But it is the pilgrims, so often ignored by the media, that bring the festival to life. There are distinctly two types of pilgrims here. The wealthier (or middle-class) come with a plan, joining the camp of a religious organization they know and staying in their accommodations, sometimes for weeks. They come to learn, to perform selfless service and, most of all, to spend some time near their guru. The majority of pilgrims are poor, humble, scarcely educated, the uninvited lot who travel to Haridwar on a shoestring budget. Their itinerary depends on how much they can spend, often just enough for a day trip or couple days’ stay. They are the spirit of the festival and the actual custodians of this age-old extravaganza. They arrive at a bus or railroad station and head straightaway for the bath, perform their austerities, then spend time visiting camps for the darshan of all the saints, ashrams, markets and holy gatherings they manage to find. They often flock around the big tents (called pandals) to hear words of wisdom from the many gurus. By night, they leave in a hurry, feeling blessed and energized with unseen boons they take home to share with their villages and extended families. The Kumbha Mela is a festival for everyone.

The festival actually began on January 14, 2010, on the day of Makar Sankranti. That was a cold and grey morning. When I arrived at the ghats by sunrise, just a few pilgrims were there, huddled around fires along the river. Little happens that early: most camps were still deserted, without the swamis and naga sadhus. Nevertheless, media staff from around the world were already camping in Haridwar, visibly excited with the assignment.

It is only in February that the renunciates and their akharas arrive in full force. It is a solemn occasion, a religious ritual of great significance. The symbolic declaration of an akhara’s arrival, called the peshwai, is a major point of the Kumbha Mela. All the akharas try hard to make their own peshwai a grand show and exhibit their importance and prowess in a large parade. Displaying their akhara’s heritage through colorful processions, the renunciates march through busy streets with the akhara’s flags held high, ash-smeared naga sadhus in the lead, followed by mahamandaleshwars and mahants in their gold and silver-laden chariots, with elephants and music adding verve to the show. After its peshwai, each battalion of sadhus establishes itself at the camp of its particular akhara, spread over a vast area. Colloquies, religious rites and deep philosophical conversations may then commence.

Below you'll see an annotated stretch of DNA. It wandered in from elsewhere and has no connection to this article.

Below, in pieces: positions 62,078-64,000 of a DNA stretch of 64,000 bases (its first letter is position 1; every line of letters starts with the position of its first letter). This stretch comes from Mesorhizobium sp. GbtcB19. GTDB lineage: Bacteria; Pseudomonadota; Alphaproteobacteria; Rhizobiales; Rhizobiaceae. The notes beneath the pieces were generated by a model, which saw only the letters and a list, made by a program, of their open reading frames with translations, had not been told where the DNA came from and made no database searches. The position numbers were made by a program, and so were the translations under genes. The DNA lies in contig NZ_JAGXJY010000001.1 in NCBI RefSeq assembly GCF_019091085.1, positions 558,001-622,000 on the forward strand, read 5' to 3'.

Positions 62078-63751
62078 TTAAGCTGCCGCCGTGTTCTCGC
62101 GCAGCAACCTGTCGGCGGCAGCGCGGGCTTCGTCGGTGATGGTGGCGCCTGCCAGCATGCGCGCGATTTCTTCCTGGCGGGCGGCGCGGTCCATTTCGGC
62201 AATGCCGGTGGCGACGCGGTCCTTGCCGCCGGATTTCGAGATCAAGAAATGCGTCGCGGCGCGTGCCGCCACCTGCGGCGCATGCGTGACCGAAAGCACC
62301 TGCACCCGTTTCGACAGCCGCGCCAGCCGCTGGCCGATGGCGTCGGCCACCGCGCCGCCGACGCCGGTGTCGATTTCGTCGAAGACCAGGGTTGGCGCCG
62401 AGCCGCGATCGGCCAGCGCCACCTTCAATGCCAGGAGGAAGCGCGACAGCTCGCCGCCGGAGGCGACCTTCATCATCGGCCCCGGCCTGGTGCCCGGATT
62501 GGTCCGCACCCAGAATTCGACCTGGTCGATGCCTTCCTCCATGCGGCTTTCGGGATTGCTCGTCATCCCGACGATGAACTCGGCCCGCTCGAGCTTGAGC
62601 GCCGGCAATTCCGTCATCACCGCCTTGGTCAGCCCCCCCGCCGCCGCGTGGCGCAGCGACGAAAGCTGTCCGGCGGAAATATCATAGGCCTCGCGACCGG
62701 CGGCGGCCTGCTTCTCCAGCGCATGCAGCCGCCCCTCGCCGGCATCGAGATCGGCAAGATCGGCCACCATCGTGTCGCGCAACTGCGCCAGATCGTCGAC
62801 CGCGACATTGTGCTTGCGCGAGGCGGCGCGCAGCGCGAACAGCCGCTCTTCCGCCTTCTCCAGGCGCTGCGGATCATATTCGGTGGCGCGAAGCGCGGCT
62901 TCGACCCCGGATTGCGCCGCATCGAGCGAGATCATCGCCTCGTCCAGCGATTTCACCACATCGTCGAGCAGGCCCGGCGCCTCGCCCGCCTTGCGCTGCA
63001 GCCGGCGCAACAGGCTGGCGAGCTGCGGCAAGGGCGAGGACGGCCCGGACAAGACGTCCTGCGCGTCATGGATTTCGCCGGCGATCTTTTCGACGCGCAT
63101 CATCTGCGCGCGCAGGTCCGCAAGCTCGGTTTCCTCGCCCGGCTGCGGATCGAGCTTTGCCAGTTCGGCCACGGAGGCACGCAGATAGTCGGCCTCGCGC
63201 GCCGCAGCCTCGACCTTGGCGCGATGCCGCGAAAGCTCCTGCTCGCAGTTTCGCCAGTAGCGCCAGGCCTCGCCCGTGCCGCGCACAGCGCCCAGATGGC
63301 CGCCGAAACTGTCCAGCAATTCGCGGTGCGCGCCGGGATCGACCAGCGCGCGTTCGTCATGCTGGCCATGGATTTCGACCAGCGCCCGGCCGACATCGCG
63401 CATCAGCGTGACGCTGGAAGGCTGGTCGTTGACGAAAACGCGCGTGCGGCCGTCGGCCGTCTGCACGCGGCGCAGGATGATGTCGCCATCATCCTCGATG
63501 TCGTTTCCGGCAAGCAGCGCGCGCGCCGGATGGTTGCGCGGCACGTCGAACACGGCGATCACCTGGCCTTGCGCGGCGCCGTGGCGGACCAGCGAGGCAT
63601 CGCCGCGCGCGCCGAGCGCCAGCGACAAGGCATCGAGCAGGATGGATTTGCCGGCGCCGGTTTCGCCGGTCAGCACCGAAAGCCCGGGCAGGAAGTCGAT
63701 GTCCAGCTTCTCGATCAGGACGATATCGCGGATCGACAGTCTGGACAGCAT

It is only after the peshwais that the common pilgrim fully realizes what it means to be at a Kumbha Mela. Sadhus are everywhere. Most pilgrims, usually busy with everyday life and mundane issues, bask in the opportunity to have darshan of all these great men whose sole objective is salvation. Anyone interested in Hinduism can learn much during the Kumbha Mela, and make his own life much simpler, just by seeing how renunciates solve the most complex issues in the simplest of ways. Their bhashyas, or teachings, condense countless years of wisdom into simple yet powerful statements, which many are willing to give freely to those who approach.

Westerners, too, find their place in the celebration. Actually, we now see more Westerners attending than ever before. Most are here following a specific saint and staying for extended periods, taking diksha, performing seva and listening to the teachings, hoping to transform themselves and bring a little of the wisdom of the East to the madness of their lives in the West.